Martin’s children subsequently married into the state’s other “blue” family and continued to do so for the next 100-plus years, meaning methemoglobinemia was passed down to each new generation. Benjamin proved to be the last in the clan with the condition, and the color of his skin reverted to a more normal hue after he had grown up.
To explain more, a physician named Ayalew Tefferi spoke with ABC News in February 2012. He said, “It’s a fascinating story. You almost never see a patient with [methemoglobinemia] today. It’s a disease that one learns about in medical school, and it is infrequent enough to be on every exam in hematology.”
But another bizarre tale involving Kentucky actually began thousands of miles from the American state. Back in the 1810s, people living in Sheffield, England, reported sightings of a strange-looking man in the community. According to these witnesses, the fearsome individual in question would terrorize the locals before jumping huge distances to escape.
Aptly, the mystery man was therefore dubbed “Spring-Heeled Jack.” Then, two decades after Jack was first seen in Sheffield, he appeared further south in London. It’s believed, moreover, that the figure’s reign of terror in the English capital lasted for around 18 months.
So, what did Spring-Heeled Jack look like? Well, it’s said that he wore a skintight black suit and a cape as well as a helmet featuring sharp-looking ears. Most disturbingly of all, though, the man apparently had bright red eyes. And given that unnerving vision, it’s perhaps no surprise that stories about Jack continued to circulate for the next 40 years.
Then, in 1880, Spring-Heeled Jack reportedly made his first appearance on American soil, in Louisville, Kentucky. And much as he is said to have done in England, he apparently went on to scare the locals for a period – only to leap away before he could be caught. However, following that terrifying stint, the mysterious figure allegedly left the state before he finally emerged again in the U.K. in 1904.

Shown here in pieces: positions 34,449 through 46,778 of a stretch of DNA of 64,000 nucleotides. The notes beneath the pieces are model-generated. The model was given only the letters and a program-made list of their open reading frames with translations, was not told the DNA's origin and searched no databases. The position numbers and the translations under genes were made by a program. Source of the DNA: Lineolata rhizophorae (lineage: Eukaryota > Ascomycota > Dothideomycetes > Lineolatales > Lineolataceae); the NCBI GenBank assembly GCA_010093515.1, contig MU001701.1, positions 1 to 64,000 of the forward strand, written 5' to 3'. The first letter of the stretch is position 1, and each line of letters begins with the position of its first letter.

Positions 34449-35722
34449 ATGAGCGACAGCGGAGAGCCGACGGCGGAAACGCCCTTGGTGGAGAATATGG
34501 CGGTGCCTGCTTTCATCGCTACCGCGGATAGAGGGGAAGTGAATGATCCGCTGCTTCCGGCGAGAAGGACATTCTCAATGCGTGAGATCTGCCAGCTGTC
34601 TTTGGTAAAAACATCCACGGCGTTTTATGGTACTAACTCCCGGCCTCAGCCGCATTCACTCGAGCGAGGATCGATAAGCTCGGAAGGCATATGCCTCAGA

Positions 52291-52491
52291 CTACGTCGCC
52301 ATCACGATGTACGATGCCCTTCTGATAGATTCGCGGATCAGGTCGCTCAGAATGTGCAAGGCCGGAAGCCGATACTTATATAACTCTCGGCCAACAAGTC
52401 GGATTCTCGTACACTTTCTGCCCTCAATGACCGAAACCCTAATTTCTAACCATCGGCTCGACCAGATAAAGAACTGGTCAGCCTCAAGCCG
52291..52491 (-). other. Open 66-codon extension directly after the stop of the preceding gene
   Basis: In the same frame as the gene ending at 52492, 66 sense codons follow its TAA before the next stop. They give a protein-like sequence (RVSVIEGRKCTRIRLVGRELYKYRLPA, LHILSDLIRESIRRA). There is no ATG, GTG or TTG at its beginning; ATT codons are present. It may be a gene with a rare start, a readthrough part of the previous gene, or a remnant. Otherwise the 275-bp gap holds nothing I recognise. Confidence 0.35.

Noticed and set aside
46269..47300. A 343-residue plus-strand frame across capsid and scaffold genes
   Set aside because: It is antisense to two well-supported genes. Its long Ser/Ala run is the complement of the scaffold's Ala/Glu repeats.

Meanwhile, some four years prior to Spring-Heeled Jack’s arrival in Kentucky, the residents of Bath County had their own moment of confusion. In 1876 their community was curiously showered in red meat. And if that wasn’t strange enough, the cuts that fell down from the sky were apparently decent ones, too.
Given how bizarre the situation was, theories were understandably thin on the ground at the time. And while it was initially claimed that a group of buzzards had dropped the meat as they had passed by Bath County, the lack of sightings of any such birds meant this hypothesis was quickly debunked. Even today, the case remains unsolved.
Then, a few decades on in 1948, a Kentucky Air National Guard captain named Thomas Mantell was given instructions from his base. An unidentified flying object had apparently been spotted close to the city of Madisonville, and it was up to Mantell to investigate.
So, Mantell got in his plane and followed the flying object, staying in touch with his base by radio. Then the contact was lost, and after Mantell’s colleagues went out to investigate, they made a horrible discovery. Tragically, the captain’s aircraft had crashed, while the pilot himself had perished.
But the state of Mantell’s body raised many questions. While it was reported, for instance, that all of the pilot’s bones had been “crushed” in the accident, not one drop of blood was found inside the plane. Still, while there was no handy explanation for this strange turn of events, the United States Air Force did offer up a theory regarding the mysterious object.
Supposedly, according to the Air Force, Mantell may have been pursuing a Skyhook balloon. These unusual-looking inflatables were used to study the atmosphere at the time, and – crucially – they were also “top secret.” This meant that Mantell likely wouldn’t have been aware of the object’s true nature prior to the crash.
So, it’s fair to say that Kentucky has seen its fair share of peculiar occurrences over the years. And, more recently, the hill on Ridgeway Court has become a phenomenon in its own right. Why? Well, it seemingly defies the laws of gravity.